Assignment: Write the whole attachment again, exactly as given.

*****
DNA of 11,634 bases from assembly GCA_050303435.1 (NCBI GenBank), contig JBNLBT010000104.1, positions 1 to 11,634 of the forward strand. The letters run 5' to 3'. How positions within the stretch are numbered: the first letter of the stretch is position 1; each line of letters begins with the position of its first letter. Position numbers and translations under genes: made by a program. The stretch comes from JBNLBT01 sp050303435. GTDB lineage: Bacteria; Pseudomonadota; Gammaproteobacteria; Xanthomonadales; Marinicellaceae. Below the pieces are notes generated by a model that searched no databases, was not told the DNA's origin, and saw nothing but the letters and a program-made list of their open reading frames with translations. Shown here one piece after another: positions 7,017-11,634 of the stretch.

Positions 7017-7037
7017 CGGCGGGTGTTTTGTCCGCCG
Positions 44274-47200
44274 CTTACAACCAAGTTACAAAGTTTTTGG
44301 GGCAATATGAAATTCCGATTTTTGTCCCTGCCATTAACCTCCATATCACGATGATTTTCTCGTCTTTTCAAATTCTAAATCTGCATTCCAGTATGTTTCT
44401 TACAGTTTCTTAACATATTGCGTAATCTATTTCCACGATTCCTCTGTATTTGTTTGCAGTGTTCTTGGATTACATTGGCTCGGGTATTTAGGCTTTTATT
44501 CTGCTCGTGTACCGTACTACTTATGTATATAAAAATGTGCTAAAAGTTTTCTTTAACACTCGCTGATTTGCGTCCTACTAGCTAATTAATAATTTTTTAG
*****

DNA of 11,634 bases from assembly GCA_050303435.1 (NCBI GenBank), contig JBNLBT010000104.1, positions 1 to 11,634 of the forward strand. The letters run 5' to 3'. How positions within the stretch are numbered: the first letter of the stretch is position 1; each line of letters begins with the position of its first letter. Position numbers and translations under genes: made by a program. The stretch comes from JBNLBT01 sp050303435. GTDB lineage: Bacteria; Pseudomonadota; Gammaproteobacteria; Xanthomonadales; Marinicellaceae. Below the pieces are notes generated by a model that searched no databases, was not told the DNA's origin, and saw nothing but the letters and a program-made list of their open reading frames with translations. Shown here one piece after another: positions 7,017-11,634 of the stretch.

Positions 7017-7037
7017 CGGCGGGTGTTTTGTCCGCCG
Positions 44274-47200
44274 CTTACAACCAAGTTACAAAGTTTTTGG
44301 GGCAATATGAAATTCCGATTTTTGTCCCTGCCATTAACCTCCATATCACGATGATTTTCTCGTCTTTTCAAATTCTAAATCTGCATTCCAGTATGTTTCT
44401 TACAGTTTCTTAACATATTGCGTAATCTATTTCCACGATTCCTCTGTATTTGTTTGCAGTGTTCTTGGATTACATTGGCTCGGGTATTTAGGCTTTTATT
44501 CTGCTCGTGTACCGTACTACTTATGTATATAAAAATGTGCTAAAAGTTTTCTTTAACACTCGCTGATTTGCGTCCTACTAGCTAATTAATAATTTTTTAG